It was also difficult for me to made a system of skills that could be learned and upgraded. In subsequent projects, I had to remove it: I simply did not know how to make animations, and such a system requires a lot of unique animations. As a result, only passive skills remained, which were studied once and without upgrade.

(The first abandoned project, 2016)

I was not satisfied with the quality, besides, at that time I was learning a lot about both the engine and programming, I looked more often in the Microsoft documentation, than on the forums, and in principle I could do some things myself. It was decided to delete this project and create a new one. Yes, in 2017 I created a second "version" of the upcoming game. The more I learned C#, the less I liked my code, so I created a new project from scratch and completely rewrote the game system.

(The second abandoned project, 2017)

I decided to make graphics in realism, which suited me at the time. In this version, I worked for a long time with the customization script, which uploaded the armor models to the character. I don't remember how long it took - I think it was two months - and yet, with the help of a bunch of forums, I managed to find a solution. But it still wasn't the game I wanted to play. Therefore, I abandoned this project and created a third "version" of the future game. It was decided to make it completely in a hand-painted style, besides, I still had a working system from the previous project. It looked like this:

(The third abandoned project, 2017)

The game system gradually developed. Had to abandon the inventory written with GUILayout and redo it from scratch using UI. I also added trading with NPCs and a quest system. After a while, there was even a little boss-killing plot at the end, but after much thought, I came to the conclusion that it wasn't the kind of game I wanted to play anyway. As a result, I dropped it and created the last project he worked on from 2017 to 2020 – Silver Cats.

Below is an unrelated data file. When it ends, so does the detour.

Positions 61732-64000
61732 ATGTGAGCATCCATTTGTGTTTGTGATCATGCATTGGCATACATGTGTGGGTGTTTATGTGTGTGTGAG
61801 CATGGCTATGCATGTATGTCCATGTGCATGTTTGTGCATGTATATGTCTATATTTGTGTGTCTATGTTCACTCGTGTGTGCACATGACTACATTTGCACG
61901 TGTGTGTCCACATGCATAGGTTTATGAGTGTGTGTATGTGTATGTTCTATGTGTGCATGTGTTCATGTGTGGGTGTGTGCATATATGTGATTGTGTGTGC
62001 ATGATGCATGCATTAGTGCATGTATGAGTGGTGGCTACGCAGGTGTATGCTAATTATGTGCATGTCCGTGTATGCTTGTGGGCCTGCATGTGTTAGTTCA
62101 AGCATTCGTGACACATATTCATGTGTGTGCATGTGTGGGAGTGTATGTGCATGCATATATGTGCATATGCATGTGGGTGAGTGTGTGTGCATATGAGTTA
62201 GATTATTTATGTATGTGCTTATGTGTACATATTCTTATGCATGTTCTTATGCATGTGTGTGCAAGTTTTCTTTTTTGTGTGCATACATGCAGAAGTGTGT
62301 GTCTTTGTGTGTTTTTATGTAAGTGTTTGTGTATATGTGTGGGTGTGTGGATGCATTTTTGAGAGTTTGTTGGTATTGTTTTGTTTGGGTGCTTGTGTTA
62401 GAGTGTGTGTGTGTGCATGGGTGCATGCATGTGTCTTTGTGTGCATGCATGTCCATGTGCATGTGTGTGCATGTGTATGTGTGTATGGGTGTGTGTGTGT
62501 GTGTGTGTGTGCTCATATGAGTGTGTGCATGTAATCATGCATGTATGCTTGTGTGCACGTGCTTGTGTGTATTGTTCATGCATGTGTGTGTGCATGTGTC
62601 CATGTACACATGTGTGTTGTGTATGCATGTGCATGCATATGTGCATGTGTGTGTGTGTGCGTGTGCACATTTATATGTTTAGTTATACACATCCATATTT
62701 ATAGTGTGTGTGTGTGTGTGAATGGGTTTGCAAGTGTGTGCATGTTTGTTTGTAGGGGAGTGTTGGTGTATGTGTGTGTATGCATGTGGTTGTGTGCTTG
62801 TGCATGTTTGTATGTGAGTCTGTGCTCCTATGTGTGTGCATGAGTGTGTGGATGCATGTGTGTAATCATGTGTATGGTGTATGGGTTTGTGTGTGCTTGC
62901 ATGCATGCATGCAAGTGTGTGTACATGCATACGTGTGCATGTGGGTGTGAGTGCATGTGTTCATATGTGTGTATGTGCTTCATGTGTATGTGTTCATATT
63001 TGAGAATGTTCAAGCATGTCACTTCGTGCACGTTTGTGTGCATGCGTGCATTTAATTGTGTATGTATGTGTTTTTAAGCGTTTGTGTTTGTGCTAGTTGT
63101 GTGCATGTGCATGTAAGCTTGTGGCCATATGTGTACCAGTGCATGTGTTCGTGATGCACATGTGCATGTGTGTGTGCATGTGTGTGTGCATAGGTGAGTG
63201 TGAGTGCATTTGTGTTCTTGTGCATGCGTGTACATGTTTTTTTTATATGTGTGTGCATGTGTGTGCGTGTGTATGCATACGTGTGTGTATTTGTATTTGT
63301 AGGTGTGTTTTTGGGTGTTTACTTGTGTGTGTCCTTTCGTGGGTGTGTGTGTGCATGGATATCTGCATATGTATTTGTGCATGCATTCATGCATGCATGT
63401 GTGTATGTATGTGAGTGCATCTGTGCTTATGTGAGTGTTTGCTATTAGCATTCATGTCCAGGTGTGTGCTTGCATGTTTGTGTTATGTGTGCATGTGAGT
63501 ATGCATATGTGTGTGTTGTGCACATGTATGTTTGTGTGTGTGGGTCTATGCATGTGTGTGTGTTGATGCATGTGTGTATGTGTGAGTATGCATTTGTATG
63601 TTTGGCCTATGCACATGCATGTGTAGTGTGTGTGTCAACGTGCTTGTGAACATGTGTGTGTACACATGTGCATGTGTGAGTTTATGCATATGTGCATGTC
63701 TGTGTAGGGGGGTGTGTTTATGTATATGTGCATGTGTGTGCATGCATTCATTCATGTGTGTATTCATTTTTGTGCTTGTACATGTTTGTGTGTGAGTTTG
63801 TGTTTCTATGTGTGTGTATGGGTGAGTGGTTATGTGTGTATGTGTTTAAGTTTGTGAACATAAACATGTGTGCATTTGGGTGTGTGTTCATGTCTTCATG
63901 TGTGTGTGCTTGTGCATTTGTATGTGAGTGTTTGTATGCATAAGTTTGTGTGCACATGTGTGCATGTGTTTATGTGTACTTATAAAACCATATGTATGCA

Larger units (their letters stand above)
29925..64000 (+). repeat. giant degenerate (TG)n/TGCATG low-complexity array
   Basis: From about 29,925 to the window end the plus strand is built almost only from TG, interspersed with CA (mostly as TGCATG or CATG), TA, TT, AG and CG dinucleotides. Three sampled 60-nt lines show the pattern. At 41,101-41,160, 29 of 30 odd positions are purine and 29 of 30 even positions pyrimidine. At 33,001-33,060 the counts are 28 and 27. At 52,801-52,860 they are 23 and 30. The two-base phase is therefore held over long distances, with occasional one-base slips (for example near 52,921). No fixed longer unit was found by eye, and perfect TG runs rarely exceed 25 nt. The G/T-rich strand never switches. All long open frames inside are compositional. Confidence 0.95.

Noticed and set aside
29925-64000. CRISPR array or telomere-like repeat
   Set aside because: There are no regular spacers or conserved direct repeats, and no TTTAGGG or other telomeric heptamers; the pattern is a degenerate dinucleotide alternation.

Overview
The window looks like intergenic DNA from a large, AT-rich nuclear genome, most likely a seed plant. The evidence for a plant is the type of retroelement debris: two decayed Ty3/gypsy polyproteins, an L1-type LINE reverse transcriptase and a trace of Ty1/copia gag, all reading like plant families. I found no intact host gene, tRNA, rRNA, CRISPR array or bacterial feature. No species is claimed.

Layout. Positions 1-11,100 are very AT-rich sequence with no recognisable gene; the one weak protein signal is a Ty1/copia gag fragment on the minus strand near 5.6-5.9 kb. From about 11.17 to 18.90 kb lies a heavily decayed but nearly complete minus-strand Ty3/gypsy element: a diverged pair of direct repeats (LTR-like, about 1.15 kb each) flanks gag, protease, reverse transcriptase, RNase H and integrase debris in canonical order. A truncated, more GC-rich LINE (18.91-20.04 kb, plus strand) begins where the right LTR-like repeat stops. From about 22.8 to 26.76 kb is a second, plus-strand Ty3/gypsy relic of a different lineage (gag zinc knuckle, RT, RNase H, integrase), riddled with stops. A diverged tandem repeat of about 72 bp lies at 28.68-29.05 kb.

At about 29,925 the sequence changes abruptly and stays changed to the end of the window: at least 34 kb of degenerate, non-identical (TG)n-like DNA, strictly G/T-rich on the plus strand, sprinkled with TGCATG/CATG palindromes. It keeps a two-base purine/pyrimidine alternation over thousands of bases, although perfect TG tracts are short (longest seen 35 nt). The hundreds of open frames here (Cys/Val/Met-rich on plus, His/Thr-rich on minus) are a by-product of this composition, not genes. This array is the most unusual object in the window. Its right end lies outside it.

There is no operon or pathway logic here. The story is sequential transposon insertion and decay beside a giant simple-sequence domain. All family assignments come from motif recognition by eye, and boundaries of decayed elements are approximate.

Acquiring new skills, I understood that if I took it seriously, after some time I would be able to complete the work. The game was planned to be made for one year, and I had no idea that the development would drag on for three years. I moved the game system to a new project, rewrote the code a bit, and then started making the initial location.


(The start of work on the location "Miner's Valley", Silver Cats, 2017)

It was decided to make the environment in hand-painted style, and the characters in realism. The character created in Makehuman were pretty good quality for an indie game, and making characters from scratch would have taken too long.


Every month the game grew more and more. I wrote the crafting system, bartering, sharpening, inlaying, engraving, and redesigned the interface. When the number of AIs in the locations exceeded 500, I was surprised to notice that the game can hang not only from the graphics, but also from the code. I had to learn how to use a profiler, where I could see how much memory a particular process was taking - my scripts loaded the RAM almost completely. It took a long time to think about how to optimize the AI, but it paid off. On the old laptop, where I tested the game, it was possible to play it only on minimum settings, but after optimizing the scripts, it started to drag it on medium settings. From then on, I took this into account when writing code.


(Miner's Valley, Silver Cats, 2020)

Unity, Krita and Blender at that time already had all the necessary functions to work. I knew how to model, program and draw textures, only there were problems with animation and particles. I made characters in Makehuman, then edited them in Blender, modeled clothes and made LOD meshes for optimization. The Asset Store helped a lot with the animations and particles that I didn't know how to make: there I found almost all the animations that I needed. But I still had to do some animations myself.


(Гільдійський ліс, Silver Cats, 2020 рік)

In August 2020, I finished the development of the game, and on 18.12.2020 it was released.